Pre-retirees often underestimate the expenses they’ll encounter when their working years are over. One of the most common unexpected costs—“financial shocks”—are home repairs, according to a recent survey by the Society of Actuaries (SOA).
“There is still a disconnect between what people think they will do in retirement to manage risks, compared to what approaches retirees actually used,” explained actuary Cindy Levering of the survey.
Most pre-retirees surveyed by the SOA carry mortgage, credit card and auto loan debt—some with $30,000 in addition to a mortgage. An unforeseen home repair, coupled with thousands in debt, could rapidly sap retirement savings.
Home repairs, unfortunately, are inevitable. Downsizing may offload some of that debt, while reserving more funds for unexpected repairs or replacements.
Changing homes in retirement may also be beneficial when considering life expectancy and aging-in-place accommodations. Many pre-retirees surveyed by the SOA expect they will live to age 85—younger than actuarial tables indicate.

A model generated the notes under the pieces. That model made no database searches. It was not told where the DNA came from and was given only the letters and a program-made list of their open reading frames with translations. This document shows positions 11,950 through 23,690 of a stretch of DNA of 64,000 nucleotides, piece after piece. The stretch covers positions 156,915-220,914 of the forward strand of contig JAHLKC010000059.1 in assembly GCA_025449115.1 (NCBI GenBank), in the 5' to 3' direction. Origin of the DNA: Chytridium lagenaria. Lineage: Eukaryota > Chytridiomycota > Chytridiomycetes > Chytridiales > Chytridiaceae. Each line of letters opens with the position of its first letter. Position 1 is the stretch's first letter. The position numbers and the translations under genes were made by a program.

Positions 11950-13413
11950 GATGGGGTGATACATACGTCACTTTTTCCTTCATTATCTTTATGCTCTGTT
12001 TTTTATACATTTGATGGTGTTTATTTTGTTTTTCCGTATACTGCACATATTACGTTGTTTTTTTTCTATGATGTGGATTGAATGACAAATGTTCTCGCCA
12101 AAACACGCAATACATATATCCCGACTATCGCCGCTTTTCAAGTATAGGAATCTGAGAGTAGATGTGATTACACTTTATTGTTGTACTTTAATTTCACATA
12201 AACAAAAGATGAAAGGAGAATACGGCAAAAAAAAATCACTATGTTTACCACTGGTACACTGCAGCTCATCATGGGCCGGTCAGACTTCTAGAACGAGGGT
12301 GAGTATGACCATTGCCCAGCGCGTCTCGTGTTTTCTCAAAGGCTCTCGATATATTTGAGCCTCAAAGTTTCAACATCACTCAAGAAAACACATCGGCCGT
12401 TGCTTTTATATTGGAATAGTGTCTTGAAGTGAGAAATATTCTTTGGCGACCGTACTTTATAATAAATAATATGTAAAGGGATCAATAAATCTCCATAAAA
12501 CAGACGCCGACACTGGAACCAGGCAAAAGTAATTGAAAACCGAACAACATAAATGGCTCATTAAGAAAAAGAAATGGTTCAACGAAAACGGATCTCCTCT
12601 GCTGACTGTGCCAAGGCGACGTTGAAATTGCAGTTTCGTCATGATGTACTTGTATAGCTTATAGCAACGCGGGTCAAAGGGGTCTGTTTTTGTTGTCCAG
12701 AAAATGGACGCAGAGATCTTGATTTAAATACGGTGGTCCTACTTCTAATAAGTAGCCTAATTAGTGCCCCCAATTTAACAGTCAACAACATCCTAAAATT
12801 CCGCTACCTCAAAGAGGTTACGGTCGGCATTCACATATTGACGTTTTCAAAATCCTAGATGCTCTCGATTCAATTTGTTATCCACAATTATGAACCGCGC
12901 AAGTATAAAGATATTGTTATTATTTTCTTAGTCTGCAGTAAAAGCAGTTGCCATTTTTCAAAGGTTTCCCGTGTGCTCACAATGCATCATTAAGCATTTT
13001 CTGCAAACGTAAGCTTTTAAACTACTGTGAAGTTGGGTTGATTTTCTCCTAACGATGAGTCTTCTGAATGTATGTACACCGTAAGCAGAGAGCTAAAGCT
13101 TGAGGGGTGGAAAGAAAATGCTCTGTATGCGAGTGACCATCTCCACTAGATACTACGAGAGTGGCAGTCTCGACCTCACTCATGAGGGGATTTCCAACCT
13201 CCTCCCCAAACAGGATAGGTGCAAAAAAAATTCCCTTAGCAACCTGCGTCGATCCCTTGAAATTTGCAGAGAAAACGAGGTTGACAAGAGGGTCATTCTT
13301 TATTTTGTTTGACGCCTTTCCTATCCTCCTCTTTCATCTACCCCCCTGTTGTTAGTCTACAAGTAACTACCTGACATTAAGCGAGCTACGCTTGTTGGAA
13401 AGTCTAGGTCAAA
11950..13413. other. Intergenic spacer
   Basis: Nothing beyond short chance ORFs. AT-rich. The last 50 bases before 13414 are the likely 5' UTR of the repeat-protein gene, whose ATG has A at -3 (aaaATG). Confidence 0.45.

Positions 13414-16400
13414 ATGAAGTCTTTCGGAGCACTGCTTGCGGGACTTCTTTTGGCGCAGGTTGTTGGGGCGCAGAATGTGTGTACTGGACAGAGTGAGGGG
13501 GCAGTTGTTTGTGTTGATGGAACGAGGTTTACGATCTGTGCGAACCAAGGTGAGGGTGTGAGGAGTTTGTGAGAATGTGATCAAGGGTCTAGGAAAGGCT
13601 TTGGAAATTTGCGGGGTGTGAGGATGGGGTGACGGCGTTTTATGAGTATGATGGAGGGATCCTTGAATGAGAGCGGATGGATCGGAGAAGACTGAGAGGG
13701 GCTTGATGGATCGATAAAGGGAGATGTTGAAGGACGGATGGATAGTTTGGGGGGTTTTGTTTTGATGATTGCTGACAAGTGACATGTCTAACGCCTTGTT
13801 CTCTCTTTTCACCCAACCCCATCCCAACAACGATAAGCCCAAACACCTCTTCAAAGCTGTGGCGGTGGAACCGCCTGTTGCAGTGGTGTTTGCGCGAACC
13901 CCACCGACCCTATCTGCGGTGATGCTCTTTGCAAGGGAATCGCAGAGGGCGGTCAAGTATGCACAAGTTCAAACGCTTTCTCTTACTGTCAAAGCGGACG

“More than half of pre-retirees and retirees estimated their personal life expectancy well below actuarial estimates,” said actuary Anna Rappaport, chair of the SOA's Committee on Post-Retirement Needs and Risks.
Whether 85 or beyond, diminishing capacity and limited mobility related to aging may make performing functions in the current home challenging.
Given the frequency of unexpected home repairs, and that most homes are inadequately designed for aging, changing homes may be the most prudent decision for those nearing retirement.
Source: Society of Actuaries (SOA)
Published with permission from RISMedia.